The federal government often finds itself playing catch-up in competing with the private sector, whether in technology and innovation or in worker compensation and benefits.
To make federal health insurance plans comparable to what companies offer employees, the US government is expanding certain types of coverage for 2023, which beneficiaries can choose during the annual open enrollment season that begins next month. A quarter of Fortune 500 companies provide comprehensive transition-related care to employees, including popular providers such as Blue Cross Blue Shield and Aetna.
This year, coverage will again include gender-affirming care, defined by the Kaiser Family Foundation as “social, psychological, behavioral or medical interventions (including hormone therapy or surgery) designed to support and affirm an individual’s gender identity”.
The move dates back to President Joe Biden’s 2021 Executive Order on Diversity, Inclusion, and Accessibility in the Federal Workforce, which directs the Office of Personnel Management to “promote comprehensive coverage and services equitable healthcare for registered LGBTQ+ employees” and family members covered by the FFederal Employee Benefits Program.
Attention to this problem predates that. In January 2016, the OPM required that no FEHB carrier have a blanket exclusion for services, medications, or supplies related to the treatment of gender dysphoria. The Supreme Court also ruled in 2020 that benefit plans that deny coverage to transgender employees, charge them a higher premium, or fail to provide medically necessary services are discriminatory.
Yet a growing number of states have implemented or are considering actions to limit LGBTQ+ youth’s access to gender-affirming care, which could put them in conflict with the federal government. Alabama, Arkansas, Texas and Arizona have passed restrictions, and 15 states are considering similar legislation.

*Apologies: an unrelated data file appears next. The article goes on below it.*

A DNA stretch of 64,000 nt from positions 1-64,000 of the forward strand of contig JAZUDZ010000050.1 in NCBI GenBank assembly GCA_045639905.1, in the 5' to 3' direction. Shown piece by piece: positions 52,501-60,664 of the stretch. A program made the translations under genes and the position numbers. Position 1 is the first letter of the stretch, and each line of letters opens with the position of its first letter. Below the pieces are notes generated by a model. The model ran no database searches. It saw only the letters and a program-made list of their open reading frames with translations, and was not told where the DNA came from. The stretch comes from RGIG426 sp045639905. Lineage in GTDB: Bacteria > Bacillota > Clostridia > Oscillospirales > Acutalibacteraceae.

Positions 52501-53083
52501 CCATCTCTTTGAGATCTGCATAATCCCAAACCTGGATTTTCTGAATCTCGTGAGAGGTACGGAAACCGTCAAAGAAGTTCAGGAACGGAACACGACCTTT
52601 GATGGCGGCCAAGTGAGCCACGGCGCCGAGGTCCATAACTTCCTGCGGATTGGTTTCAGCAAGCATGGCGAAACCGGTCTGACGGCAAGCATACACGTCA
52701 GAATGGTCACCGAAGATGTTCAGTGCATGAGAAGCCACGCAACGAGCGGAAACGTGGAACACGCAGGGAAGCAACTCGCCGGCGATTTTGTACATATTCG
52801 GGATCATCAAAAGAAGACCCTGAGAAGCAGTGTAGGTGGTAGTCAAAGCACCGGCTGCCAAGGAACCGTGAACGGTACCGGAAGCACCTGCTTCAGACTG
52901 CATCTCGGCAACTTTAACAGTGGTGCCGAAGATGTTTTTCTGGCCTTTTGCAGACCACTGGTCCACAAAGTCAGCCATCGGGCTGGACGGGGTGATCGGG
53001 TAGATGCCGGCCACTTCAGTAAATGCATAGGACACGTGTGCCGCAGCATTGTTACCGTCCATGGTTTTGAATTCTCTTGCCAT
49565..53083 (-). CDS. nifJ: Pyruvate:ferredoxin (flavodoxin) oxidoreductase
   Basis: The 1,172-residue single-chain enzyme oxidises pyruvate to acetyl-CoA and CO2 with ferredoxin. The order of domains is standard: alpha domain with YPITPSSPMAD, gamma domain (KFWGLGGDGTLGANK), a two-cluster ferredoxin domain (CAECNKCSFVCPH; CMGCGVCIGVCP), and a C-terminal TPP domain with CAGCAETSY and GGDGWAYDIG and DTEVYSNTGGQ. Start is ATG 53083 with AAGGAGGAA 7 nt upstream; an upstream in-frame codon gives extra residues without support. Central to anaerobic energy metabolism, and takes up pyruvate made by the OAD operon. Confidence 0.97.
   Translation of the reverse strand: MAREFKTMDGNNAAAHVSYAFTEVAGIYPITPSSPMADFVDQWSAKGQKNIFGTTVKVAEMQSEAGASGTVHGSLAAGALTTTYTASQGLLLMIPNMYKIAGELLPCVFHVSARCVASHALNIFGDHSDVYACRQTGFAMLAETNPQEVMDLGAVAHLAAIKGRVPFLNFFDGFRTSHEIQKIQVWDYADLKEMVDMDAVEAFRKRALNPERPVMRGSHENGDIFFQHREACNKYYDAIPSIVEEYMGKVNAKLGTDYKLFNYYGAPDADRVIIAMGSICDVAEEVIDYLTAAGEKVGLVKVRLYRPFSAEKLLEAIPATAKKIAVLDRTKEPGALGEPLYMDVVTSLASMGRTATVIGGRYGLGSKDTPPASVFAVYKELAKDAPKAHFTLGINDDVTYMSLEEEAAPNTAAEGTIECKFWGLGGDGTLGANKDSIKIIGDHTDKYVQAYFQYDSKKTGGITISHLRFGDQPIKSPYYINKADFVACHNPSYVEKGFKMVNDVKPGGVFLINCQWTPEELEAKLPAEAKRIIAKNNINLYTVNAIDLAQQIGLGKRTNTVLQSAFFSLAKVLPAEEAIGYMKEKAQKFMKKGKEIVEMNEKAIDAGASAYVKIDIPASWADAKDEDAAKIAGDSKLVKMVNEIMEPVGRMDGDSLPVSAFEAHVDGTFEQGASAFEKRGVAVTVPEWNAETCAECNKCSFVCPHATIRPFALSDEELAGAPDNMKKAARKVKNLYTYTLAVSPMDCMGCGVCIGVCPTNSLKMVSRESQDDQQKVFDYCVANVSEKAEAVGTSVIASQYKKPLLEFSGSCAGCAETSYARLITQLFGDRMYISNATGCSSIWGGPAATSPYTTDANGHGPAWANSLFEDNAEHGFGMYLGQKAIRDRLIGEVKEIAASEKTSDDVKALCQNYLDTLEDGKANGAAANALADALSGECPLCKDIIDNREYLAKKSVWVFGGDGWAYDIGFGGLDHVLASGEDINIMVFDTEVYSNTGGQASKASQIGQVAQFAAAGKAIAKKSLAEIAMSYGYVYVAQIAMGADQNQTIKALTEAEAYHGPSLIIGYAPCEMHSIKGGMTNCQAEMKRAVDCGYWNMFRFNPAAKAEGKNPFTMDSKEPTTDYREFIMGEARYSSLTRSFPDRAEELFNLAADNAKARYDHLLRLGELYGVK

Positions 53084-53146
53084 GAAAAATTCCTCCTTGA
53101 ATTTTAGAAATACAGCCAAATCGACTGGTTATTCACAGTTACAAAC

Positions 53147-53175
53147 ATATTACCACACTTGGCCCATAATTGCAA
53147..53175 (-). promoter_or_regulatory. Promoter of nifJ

What gender-affirming care will federal plans cover?
For 2023 plans, all FEHB providers will be required to have adopted one or more recognized entities providing evidence-based clinical guidelines to healthcare professionals to support transgender and gender-diverse people, according to an OPM fact sheet.
Carriers will also offer those diagnosed and/or being evaluated for gender dysphoria the option of using a care coordinator. If network providers are not available to provide medically necessary treatment, FEHB carriers will be required to advise members on how to find qualified providers.
Carriers will also provide coverage for medically necessary hormone therapies for gender transition care and standard fertility preservation procedures.
Providers should have revised their formularies to ensure transgender and gender diverse people have equitable access to medications by providing coverage of medically necessary hormone therapies for gender transition care.
This also includes coverage of standard fertility preservation procedures for people facing the possibility of iatrogenic infertility, including infertility associated with gender transition medical and surgical treatment.
Expectations also go beyond providing physical resources, medications and procedures to eligible patients.
OPM asked carriers to review and update brochures using inclusive and gender-neutral terminology in communications materials and resources.
What to know before registration opens
The overall average cost increase for the FEHB program will be the highest in more than a decade.
The government’s average contribution will increase by 6.6%, while the subscriber’s share will increase by an average of 8.7%. This means that for a bi-weekly pay period, an employee on a self-insurance plan will pay approximately $8.11 more. Those with a family plan can expect an average increase of $20.87.
The open season for federal employees to re-enroll or change their health insurance for next year begins Nov. 14 and ends Dec. 12. With 271 plan options, OPM encourages enrollees to shop around.
Specific information on dental and vision care plans and rates will be available at BENEFEDS.com late October or early November.
Established in 1960, FEHB is the largest employer-sponsored health benefits program in the United States, covering more than 8.2 million federal civilian employees, annuitants and their families.
Molly Weisner is a reporter for the Federal Times, where she covers government labor, policy and contracts. She made previous stops at USA Today and McClatchy as a digital producer, and worked at The New York Times as an editor. Molly majored in journalism at the University of North Carolina at Chapel Hill.